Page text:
6) There is no justification regarding the loss of the two villas. It is also poor that Historic England leave these decisions to the local authority when commenting on applications unless groups pay them £1,500 for advice. A justification for their loss is their disassociation from the hospital and the chapel by existing tree screening. They are set in a leafy landscape because it was in a setting for tranquillity and peace for the psychiatric care of patients. Replacing them with three blocks of three-storey buildings is completely not acceptable and out of character. These villas are of huge importance. They were designed by local architect Albert Cogswell who has made a huge impact on local architecture. They must be retained.

7) This is unwanted and unjustifiable. Although the most suitable place to put housing (out of the whole area of the St James Hospital site including Phase 2) is on the old Harbour School site, other aspects are not ideal at all and we as residents feel like we have not been listened to. Although a large number of trees are to be retained and there is green space, not all of them are going to remain and that is disappointing. The fact that the two villas are to be demolished and an application pushed through regarding this before even obtaining any kind of planning permission for Phase 1 is a kick in the teeth to residents as it seems an incredible waste when there is every chance that Phase 1 application may not go through yet we loose these beautiful buildings. I personally implore Homes England and LDA to seriously reconsider the demolition of these stunning buildings.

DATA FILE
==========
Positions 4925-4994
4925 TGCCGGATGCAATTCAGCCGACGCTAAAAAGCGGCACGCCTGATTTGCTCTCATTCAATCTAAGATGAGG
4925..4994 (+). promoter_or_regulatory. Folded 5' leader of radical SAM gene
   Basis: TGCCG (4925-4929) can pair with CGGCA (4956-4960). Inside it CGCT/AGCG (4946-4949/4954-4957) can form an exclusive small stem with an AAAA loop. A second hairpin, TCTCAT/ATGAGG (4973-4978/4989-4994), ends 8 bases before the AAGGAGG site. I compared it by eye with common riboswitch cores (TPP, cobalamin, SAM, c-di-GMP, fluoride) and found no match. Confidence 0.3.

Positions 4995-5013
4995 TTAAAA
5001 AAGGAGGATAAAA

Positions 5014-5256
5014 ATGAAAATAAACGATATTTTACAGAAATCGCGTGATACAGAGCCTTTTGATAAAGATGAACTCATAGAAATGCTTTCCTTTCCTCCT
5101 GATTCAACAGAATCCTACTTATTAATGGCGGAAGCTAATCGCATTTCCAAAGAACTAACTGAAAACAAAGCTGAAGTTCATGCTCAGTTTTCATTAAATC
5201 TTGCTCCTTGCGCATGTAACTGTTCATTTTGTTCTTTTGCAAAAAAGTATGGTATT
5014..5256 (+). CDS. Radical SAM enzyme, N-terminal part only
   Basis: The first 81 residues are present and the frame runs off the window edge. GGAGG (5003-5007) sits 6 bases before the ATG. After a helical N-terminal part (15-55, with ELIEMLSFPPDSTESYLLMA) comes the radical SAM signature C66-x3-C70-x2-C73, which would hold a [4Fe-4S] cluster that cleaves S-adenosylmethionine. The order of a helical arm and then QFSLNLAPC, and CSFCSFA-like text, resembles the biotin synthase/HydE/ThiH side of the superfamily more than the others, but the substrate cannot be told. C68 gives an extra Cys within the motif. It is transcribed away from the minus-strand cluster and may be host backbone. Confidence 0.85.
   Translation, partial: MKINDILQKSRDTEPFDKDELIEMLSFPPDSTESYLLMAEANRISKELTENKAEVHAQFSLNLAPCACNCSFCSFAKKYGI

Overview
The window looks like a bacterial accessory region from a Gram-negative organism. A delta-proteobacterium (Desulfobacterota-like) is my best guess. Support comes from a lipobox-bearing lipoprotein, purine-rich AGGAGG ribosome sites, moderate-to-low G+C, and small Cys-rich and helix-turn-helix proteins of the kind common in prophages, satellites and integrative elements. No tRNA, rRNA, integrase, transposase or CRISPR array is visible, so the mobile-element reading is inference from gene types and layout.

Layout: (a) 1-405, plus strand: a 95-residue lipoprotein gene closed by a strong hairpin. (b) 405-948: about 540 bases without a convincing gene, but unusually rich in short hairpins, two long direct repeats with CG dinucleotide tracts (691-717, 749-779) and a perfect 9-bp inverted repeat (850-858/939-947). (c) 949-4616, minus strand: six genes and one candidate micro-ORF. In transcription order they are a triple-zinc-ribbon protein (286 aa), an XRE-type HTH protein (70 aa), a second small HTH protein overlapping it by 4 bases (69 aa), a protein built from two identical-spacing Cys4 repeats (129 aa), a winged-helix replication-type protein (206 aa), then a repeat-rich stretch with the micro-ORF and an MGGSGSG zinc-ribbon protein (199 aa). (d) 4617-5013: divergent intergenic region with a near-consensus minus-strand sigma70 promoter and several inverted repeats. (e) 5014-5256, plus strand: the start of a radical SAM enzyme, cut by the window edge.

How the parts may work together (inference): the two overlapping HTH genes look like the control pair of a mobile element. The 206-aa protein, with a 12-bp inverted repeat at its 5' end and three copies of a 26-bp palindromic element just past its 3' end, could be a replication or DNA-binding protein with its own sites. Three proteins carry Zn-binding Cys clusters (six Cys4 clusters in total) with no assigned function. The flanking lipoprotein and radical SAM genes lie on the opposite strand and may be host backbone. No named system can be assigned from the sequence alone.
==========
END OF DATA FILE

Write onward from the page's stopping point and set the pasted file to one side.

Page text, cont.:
The Portsmouth Plan states that infrastructure must be there before any new building takes place. If that is the case then we cannot allow further development until this is improved for current residents let alone any future residents. We have a shortage of school places, lack of sufficient GPs/healthcare, transport issues, huge issues with air quality and also, further issues with sewage, protecting plant and wildlife as well as transport links.

I oppose this application and hope that Homes England rethinks - especially regarding the demolition of the two villas which is a travesty and something that many have asked to be retained since they brought Phase 1. Myself and others discussed this at workshops held by Homes England and the LDA where various groups were consulted and we were extremely specific about retaining the two villas so it is extremely disappointing that they are not to be retained, especially at a time where the mental health service is being cut across the board and buildings like these are ideal for those uses or just to be reused.

I hope that they stay true to their promise at the Milton Forum where they stated that they WILL provide at least the minimum percentage of affordable housing for the site if they get planning permission as, so far, Homes England have not met that target in their previous developments across the UK regarding affordable homes.